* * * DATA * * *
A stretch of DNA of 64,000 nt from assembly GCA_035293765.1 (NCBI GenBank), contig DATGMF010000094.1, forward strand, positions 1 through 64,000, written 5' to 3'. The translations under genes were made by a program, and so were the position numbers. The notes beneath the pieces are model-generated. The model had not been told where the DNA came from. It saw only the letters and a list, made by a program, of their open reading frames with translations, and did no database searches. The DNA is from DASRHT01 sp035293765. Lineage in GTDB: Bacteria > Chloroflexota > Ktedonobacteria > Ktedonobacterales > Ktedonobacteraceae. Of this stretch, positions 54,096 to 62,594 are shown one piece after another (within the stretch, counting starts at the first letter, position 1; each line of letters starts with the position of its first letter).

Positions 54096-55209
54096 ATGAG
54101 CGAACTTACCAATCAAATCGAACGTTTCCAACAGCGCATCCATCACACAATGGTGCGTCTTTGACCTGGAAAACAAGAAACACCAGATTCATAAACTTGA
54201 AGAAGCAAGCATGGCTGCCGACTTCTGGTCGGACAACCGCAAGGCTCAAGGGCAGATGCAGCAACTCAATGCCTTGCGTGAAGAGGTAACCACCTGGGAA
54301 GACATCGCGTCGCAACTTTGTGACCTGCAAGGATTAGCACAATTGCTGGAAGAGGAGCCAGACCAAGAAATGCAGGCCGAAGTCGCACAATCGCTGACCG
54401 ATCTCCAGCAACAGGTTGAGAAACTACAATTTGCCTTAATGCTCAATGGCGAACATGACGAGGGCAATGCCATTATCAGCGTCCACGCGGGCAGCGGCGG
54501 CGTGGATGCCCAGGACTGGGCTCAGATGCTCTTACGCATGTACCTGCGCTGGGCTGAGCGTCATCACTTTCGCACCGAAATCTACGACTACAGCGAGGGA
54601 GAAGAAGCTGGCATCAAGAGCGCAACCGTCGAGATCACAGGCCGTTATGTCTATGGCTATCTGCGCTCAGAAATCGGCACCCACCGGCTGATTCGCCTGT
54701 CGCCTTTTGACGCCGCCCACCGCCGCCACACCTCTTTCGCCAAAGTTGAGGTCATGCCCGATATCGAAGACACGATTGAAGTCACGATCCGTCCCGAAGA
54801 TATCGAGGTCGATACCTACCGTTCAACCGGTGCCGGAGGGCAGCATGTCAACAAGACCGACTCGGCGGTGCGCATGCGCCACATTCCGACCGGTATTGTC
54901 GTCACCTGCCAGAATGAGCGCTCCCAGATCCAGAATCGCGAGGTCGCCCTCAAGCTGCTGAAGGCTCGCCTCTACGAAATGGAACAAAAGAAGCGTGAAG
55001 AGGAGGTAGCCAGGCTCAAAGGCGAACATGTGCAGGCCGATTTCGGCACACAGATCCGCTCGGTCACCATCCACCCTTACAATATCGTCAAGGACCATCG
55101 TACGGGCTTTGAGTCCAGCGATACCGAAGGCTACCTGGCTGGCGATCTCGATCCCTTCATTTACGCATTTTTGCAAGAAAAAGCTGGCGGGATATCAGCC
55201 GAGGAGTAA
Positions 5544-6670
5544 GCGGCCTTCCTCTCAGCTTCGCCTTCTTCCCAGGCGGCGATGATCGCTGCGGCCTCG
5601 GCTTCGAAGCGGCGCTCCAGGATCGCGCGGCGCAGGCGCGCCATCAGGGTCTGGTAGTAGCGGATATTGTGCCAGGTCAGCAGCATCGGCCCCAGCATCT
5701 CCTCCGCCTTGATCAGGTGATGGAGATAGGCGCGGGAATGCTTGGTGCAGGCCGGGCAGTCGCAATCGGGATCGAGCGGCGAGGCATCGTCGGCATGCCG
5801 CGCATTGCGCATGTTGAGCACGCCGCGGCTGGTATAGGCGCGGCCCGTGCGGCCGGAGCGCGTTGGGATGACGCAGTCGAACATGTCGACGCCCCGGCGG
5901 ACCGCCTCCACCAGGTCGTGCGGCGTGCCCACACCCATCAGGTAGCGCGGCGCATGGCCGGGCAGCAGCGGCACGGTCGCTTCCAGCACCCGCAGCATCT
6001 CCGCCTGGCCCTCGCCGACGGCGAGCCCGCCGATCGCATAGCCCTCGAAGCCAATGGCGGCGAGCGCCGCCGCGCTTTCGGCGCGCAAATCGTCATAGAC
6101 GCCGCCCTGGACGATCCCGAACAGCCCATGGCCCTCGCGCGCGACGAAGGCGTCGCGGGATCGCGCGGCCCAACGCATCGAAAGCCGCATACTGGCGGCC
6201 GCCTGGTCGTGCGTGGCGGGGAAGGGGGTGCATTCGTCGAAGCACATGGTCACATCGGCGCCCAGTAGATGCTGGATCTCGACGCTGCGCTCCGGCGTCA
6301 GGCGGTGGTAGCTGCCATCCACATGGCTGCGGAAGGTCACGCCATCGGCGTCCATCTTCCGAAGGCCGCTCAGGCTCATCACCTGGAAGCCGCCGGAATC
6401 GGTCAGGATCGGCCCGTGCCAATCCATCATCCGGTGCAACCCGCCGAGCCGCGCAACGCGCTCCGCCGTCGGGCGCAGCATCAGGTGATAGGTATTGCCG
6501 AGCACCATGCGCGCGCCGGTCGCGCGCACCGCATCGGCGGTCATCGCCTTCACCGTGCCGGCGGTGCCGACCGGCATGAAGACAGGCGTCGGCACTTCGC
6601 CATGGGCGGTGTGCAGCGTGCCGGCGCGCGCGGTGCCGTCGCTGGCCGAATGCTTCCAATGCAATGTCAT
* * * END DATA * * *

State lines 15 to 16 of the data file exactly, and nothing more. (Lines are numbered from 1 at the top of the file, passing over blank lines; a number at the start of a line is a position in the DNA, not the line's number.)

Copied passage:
55201 GAGGAGTAA
Positions 5544-6670